When people study apoptosis in cell culture models, a common method of inducing apoptosis is by simply withdrawing growth factors from the medium (usually called serum withdrawl). Just depriving the cells of growth factors causes them to shrivel up and die. What this suggests (broadly oversimplifying, of course), is that most mammalian cells require a constant input of survival signals from growth factors to avoid spiraling down into apoptosis. Moreover, if you subject cells to an insult, such as staurosporine or radical stress, that would usually cause apoptosis, you can often rescue them by giving them a slug of growth factors. Growth factors turn on cellular survival signaling systems that counteract programmed cell death.
How? Well, we could write a whole syllabus on that. But we're not gonna. We're going to focus on the broad brusthsrokes. Growth factors work by binding to extracellular receptors and triggering intracellular signaling events, most often mediated through the activation or deactivation of kinases (which phosphorylate things) and phosphatases (which dephosphorylate things). And among the many other processes regulated by growth factors via these "phosphate switches" is the process of survival signaling, mediated by diverse effects, from the inhibtion of caspases to the regulation of transcription to influencing Bcl-2 family interactions. As usual, a picture is worth a thousand words, and the figure and its caption are all you need to know for now.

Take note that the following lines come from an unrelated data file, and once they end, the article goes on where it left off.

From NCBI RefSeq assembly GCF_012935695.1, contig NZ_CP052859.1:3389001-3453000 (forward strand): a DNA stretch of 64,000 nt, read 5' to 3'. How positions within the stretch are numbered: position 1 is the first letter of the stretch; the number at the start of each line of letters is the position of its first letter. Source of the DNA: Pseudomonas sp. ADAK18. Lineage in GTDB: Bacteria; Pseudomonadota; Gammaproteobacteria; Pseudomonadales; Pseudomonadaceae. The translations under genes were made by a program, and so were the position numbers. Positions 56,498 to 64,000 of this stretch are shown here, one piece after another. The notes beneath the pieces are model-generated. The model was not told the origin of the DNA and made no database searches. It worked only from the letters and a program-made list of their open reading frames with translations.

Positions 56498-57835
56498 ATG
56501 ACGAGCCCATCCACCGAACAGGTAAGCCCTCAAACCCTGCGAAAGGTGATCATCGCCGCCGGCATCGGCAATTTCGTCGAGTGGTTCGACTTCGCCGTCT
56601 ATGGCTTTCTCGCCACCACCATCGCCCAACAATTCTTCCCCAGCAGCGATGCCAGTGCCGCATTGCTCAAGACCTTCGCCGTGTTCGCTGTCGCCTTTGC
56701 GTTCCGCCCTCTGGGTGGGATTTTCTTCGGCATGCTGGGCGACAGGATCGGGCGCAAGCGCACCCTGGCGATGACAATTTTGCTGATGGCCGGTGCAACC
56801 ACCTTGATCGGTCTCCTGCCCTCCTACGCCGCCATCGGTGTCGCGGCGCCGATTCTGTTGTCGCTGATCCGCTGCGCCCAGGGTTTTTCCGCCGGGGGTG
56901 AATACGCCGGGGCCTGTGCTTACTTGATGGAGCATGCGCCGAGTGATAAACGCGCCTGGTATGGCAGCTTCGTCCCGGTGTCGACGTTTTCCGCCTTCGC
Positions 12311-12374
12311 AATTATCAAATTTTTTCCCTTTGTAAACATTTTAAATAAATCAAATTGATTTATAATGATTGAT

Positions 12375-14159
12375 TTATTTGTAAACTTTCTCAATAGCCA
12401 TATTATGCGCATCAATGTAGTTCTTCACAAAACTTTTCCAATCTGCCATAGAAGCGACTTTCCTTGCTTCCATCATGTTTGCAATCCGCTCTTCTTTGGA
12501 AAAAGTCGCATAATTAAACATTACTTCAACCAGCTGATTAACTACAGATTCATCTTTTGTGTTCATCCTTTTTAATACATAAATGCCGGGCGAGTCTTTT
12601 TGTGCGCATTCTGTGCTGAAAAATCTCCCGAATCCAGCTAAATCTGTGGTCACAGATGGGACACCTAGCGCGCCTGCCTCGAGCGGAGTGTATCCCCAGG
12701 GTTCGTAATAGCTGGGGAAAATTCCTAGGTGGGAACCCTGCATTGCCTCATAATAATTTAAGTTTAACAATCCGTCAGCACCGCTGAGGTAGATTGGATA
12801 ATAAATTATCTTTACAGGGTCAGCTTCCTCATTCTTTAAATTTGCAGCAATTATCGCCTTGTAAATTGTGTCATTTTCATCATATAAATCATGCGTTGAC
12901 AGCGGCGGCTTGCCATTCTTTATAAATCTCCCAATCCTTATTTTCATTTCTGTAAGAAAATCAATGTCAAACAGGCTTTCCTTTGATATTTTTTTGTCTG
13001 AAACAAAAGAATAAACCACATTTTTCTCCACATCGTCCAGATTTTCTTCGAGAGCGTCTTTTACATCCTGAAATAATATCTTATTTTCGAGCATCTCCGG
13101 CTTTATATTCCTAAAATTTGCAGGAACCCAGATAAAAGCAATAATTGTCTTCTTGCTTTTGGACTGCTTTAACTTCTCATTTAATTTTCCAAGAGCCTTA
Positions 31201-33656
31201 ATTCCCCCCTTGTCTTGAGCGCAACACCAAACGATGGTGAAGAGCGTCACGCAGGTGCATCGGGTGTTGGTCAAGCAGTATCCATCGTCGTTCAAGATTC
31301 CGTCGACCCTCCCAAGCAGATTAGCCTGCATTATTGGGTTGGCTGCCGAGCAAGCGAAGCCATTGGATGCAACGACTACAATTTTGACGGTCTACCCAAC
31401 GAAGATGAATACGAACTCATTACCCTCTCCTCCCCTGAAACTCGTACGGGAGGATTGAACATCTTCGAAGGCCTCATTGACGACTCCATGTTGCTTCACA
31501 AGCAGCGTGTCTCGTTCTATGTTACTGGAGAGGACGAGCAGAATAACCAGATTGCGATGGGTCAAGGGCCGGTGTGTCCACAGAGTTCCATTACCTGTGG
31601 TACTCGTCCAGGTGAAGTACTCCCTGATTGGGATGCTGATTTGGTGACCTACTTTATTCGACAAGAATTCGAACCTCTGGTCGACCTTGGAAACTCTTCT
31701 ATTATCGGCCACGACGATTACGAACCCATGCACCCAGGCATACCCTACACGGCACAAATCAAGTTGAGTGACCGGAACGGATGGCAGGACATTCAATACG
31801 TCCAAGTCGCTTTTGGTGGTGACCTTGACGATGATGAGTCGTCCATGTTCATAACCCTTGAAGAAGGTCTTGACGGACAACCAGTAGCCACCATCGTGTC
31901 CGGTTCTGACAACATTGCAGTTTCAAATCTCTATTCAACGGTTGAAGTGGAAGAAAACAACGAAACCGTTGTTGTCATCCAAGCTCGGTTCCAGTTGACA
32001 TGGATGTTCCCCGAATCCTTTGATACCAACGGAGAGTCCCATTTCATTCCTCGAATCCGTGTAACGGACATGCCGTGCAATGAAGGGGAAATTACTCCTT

Figure: Growth factor signaling. Very generalized cartoon of how growth factors run your life. Binding of ligand causes dimerization of the receptor, with consequent autophorphorylation on the cytoplasmic side. Thsi forms phosphotyrosine residues that serve as docking sites for SH2-containing proteins, which in turn signal to diverse cellular responses--including growth and survival, even in the face of a pro-apoptotic insult.